How Did People Clean Their Teeth Before Toothbrushes Were Invented?
Most people today clean their teeth with brushes made of plastic and nylon. But if you had lived one hundred years ago, you probably would have used a toothbrush made of cow bone and hog bristles.
Before toothbrushes were invented, one common way of cleaning teeth was with a twig known as a chew stick. A twig was pounded on one end to form a kind of brush.
In George Washington’s day, teeth were rubbed clean with chalk and a rag. Before that, teeth were scrubbed with sheep’s wool and such gritty stuff as powdered eggshells.
The Chinese are believed to have made the first natural-bristle toothbrush in the 1400s by using bristles from pigs’ necks. The bristles were attached to a handle made of bone or bamboo.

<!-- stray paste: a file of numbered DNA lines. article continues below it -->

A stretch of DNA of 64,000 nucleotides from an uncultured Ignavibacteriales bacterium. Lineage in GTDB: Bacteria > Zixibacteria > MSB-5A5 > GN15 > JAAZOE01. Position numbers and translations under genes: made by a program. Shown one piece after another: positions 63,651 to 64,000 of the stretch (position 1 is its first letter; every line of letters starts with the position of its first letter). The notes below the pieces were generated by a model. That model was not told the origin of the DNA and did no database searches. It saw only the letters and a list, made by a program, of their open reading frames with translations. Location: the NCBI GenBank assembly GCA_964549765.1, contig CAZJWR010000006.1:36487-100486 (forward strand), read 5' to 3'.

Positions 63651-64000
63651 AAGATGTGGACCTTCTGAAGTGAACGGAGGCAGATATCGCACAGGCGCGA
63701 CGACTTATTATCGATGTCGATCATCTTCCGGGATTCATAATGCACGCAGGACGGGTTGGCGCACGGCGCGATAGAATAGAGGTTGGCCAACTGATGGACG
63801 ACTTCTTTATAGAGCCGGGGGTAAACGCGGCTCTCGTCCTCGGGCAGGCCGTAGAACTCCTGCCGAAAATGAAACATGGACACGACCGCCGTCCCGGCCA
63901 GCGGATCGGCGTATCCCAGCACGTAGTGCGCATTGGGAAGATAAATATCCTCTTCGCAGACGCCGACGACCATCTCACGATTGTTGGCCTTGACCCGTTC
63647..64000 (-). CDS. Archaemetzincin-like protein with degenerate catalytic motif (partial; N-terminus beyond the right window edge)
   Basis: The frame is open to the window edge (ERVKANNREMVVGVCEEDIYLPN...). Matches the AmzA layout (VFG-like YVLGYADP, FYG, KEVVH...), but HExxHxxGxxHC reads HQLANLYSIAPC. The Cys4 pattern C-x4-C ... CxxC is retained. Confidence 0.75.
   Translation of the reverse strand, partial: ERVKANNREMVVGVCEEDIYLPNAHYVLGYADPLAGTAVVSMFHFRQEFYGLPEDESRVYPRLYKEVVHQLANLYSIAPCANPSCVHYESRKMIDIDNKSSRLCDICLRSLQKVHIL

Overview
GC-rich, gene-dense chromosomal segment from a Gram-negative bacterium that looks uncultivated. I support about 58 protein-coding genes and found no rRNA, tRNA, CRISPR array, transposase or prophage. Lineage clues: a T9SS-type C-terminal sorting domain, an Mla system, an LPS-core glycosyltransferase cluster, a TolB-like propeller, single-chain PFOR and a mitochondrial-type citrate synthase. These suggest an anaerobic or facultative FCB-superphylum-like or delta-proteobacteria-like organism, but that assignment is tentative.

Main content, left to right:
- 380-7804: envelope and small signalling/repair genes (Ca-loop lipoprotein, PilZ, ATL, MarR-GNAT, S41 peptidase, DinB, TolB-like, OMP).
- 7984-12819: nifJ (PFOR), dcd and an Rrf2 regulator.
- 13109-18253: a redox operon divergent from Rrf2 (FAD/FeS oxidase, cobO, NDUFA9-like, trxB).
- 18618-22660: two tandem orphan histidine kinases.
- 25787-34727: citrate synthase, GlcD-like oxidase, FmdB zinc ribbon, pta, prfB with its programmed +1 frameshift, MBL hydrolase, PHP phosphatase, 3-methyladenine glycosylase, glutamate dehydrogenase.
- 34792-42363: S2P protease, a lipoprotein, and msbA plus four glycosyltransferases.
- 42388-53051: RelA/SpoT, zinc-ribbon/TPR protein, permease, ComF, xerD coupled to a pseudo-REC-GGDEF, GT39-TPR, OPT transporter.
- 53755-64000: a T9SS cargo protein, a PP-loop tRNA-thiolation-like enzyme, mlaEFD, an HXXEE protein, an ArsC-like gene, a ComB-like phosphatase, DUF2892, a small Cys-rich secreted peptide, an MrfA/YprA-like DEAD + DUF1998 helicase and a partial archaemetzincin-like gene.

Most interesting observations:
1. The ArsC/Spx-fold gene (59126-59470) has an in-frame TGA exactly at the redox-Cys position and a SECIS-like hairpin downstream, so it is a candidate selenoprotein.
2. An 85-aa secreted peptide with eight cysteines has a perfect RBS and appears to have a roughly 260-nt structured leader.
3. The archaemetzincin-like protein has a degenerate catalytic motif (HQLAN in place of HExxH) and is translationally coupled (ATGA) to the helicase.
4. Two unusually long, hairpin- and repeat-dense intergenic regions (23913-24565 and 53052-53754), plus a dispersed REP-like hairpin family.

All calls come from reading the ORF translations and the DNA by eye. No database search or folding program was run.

The first toothbrush that resembles the one you use today was made in England in the 1770s. A man named William Addis came up with the idea while he was in prison, put there for having started a riot. He didn’t think the rag he was given was cleaning his teeth well enough, so he saved a small bone from a meal. He put tiny holes in it and used glue to attach pig bristles he had gotten from a prison guard.
The first patent for a toothbrush was awarded to an American named H.N. Wadsworth in 1857, but it wasn’t until the invention of nylon in the 1930s that toothbrushes came to look like the ones you use.
And it wasn’t until after World War II that Americans started brushing their teeth regularly. U.S. soldiers brought the daily habit back home with them from abroad, and that helped make the practice popular.